Sex-specific genetic effects across biomarkers

Abstract

Sex differences have been shown in laboratory biomarkers; however, the extent to which this is due to genetics is unknown. In this study, we infer sex-specific genetic parameters (heritability and genetic correlation) across 33 quantitative biomarker traits in 181,064 females and 156,135 males from the UK Biobank study. We apply a Bayesian Mixture Model, Sex Effects Mixture Model (SEMM), to Genome-wide Association Study summary statistics in order to (1) estimate the contributions of sex to the genetic variance of these biomarkers and (2) identify variants whose statistical association with these traits is sex-specific. We find that the genetics of most biomarker traits are shared between males and females, with the notable exception of testosterone, where we identify 119 female and 445 male-specific variants. These include protein-altering variants in steroid hormone production genes (POR, UGT2B7). Using the sex-specific variants as genetic instruments for Mendelian randomization, we find evidence for causal links between testosterone levels and height, body mass index, waist and hip circumference, and type 2 diabetes. We also show that sex-specific polygenic risk score models for testosterone outperform a combined model. Overall, these results demonstrate that while sex has a limited role in the genetics of most biomarker traits, sex plays an important role in testosterone genetics.

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Fig. 1: Schematic overview of Sex-Effect Mixture Model.
Fig. 2: Heritability and genetic correlations of biomarkers between females and males and related to menopausal status.
Fig. 3: Identification of genetic variants with sex-specific effects on testosterone levels.
Fig. 4: Results of Mendelian randomization tests with sex-specific testosterone variants as instruments.

Data availability

The sex-specific biomarker variants are in the supplement and in the Global Biobank Engine: https://biobankengine.stanford.edu/sex-effects [45]. The polygenic risk score coefficients are available at figshare (https://doi.org/10.6084/m9.figshare.12793490.v1).

Code availability

SEMM is publicly available as an R package on GitHub at https://github.com/rivas-lab/semm; additional scripts used in the analysis are included at https://github.com/rivas-lab/sex-diff-biomarker-genetics.

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Acknowledgements

This research has been conducted using the UK Biobank resource. We thank all the participants in the UK Biobank study. The primary and processed data used to generate the analyses presented here are available in the UK Biobank access management system (https://amsportal.ukbiobank.ac.uk/) for application 24983, “generating effective therapeutic hypotheses from genomic and hospital linkage data” (http://www.ukbiobank.ac.uk/wp-content/uploads/2017/06/24983-Dr-Manuel-Rivas.pdf). We would like to thank Stanford University and the Stanford Research Computing Center for providing computational resources and support that contributed to these research results.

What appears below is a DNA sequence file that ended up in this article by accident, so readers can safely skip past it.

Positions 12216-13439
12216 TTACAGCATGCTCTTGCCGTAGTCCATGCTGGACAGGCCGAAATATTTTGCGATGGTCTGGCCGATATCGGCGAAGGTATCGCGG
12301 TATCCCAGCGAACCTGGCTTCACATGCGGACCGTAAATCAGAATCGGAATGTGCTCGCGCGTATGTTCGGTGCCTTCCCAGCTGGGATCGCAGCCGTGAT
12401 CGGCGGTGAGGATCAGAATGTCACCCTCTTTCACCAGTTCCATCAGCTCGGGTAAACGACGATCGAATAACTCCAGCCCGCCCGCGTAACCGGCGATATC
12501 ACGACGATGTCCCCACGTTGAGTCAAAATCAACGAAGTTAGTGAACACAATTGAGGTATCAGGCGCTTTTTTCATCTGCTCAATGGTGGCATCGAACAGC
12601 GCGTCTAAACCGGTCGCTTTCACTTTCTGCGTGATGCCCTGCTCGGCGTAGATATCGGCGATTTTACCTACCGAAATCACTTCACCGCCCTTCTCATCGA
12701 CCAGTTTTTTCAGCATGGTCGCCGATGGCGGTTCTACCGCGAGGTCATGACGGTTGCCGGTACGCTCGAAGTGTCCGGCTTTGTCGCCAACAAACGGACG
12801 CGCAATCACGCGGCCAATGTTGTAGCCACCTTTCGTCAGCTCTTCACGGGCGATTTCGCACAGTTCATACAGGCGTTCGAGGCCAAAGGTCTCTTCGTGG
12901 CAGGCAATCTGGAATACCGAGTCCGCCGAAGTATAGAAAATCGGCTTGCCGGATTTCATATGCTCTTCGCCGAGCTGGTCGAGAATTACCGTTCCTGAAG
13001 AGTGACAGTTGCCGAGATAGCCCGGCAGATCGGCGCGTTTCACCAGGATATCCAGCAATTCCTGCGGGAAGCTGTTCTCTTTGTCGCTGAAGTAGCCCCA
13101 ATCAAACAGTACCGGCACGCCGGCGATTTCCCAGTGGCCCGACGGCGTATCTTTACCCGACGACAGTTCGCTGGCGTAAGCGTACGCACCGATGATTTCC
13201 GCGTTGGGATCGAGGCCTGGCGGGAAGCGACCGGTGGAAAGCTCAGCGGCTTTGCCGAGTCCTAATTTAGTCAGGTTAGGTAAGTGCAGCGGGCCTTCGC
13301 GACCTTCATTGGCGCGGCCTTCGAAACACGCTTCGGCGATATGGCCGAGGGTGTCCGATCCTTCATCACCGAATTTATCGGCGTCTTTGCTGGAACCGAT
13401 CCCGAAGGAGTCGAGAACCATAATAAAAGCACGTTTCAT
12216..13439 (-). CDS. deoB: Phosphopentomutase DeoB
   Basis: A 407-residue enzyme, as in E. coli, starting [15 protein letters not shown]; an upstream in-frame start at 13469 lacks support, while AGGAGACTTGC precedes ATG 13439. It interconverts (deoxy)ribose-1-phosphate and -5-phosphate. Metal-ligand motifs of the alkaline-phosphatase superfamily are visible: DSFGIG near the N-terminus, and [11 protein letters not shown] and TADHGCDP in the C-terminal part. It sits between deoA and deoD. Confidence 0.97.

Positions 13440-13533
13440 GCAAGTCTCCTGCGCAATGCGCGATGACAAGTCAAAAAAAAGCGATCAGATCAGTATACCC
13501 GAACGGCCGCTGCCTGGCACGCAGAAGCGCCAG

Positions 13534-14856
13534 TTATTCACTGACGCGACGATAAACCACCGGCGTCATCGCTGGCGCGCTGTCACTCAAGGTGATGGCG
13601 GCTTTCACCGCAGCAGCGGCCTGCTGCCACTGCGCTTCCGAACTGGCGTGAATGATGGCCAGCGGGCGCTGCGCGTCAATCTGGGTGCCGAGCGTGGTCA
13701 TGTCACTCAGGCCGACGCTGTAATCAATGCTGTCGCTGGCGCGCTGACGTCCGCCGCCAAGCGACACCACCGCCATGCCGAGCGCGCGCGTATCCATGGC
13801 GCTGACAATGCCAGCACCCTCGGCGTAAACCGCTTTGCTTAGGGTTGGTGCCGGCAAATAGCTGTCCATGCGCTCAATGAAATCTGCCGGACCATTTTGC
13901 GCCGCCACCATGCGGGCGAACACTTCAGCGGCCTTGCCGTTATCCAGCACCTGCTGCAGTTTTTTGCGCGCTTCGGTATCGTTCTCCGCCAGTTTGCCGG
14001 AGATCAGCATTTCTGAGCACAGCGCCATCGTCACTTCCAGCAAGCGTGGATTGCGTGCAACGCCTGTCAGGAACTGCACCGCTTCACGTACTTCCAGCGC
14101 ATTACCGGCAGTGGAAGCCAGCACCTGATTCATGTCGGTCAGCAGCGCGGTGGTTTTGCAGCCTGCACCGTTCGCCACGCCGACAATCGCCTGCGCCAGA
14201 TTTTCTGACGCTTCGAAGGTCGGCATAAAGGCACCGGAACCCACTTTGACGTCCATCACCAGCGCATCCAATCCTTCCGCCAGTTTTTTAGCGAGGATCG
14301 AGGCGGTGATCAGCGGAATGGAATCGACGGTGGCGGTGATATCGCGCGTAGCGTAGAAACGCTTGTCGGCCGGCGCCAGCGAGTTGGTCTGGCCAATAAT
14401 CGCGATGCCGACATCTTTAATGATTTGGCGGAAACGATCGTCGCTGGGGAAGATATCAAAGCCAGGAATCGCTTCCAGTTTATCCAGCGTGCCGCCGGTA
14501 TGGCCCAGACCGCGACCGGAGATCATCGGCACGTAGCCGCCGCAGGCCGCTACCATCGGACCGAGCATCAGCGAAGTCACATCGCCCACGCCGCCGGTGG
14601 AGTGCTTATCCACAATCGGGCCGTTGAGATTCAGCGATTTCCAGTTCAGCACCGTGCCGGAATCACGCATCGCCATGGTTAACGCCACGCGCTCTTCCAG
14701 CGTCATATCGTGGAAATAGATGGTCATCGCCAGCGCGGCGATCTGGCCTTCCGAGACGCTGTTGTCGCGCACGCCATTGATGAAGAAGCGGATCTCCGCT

Funding

EF is supported by the NIH NLM F31 Fellowship F31LM013053 and the Stanford Data Science program. RBA is supported by the NIH GM 102365, LM 005652, and the Chan Zuckerberg Biohub. YT is supported by a Funai Overseas Scholarship from the Funai Foundation for Information Technology and School of Medicine at Stanford University. FR is supported by a career development award from the National Heart, Lung, and Blood Institute, National Institutes of Health (1K01HL144607). NS-A is supported by a Stanford Graduate Fellowship. MAR is supported by National Human Genome Research Institute of the National Institutes of Health (R01HG010140) and the National Institute of Health Center for Multi- and Trans-Ethnic Mapping of Mendelian and Complex Diseases Grant (5U01 HG009080).

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MAR conceived and designed the study. EF and MAR designed and carried out the statistical and computational analyses. YT performed PRS analysis. EF, YT, NS-A, and MAR carried out quality control of the data. The manuscript was written by EF and MAR. All authors provided feedback. MAR supervised all aspects of the study.

Corresponding authors

Correspondence to Emily Flynn or Manuel A. Rivas.

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The authors filed a provisional patent application No. 62/925,133 titled “Genetic Determination of Hormone Levels and Applications Thereof.” The authors declare that they have no conflict of interest.

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Flynn, E., Tanigawa, Y., Rodriguez, F. et al. Sex-specific genetic effects across biomarkers. Eur J Hum Genet (2020). https://doi.org/10.1038/s41431-020-00712-w

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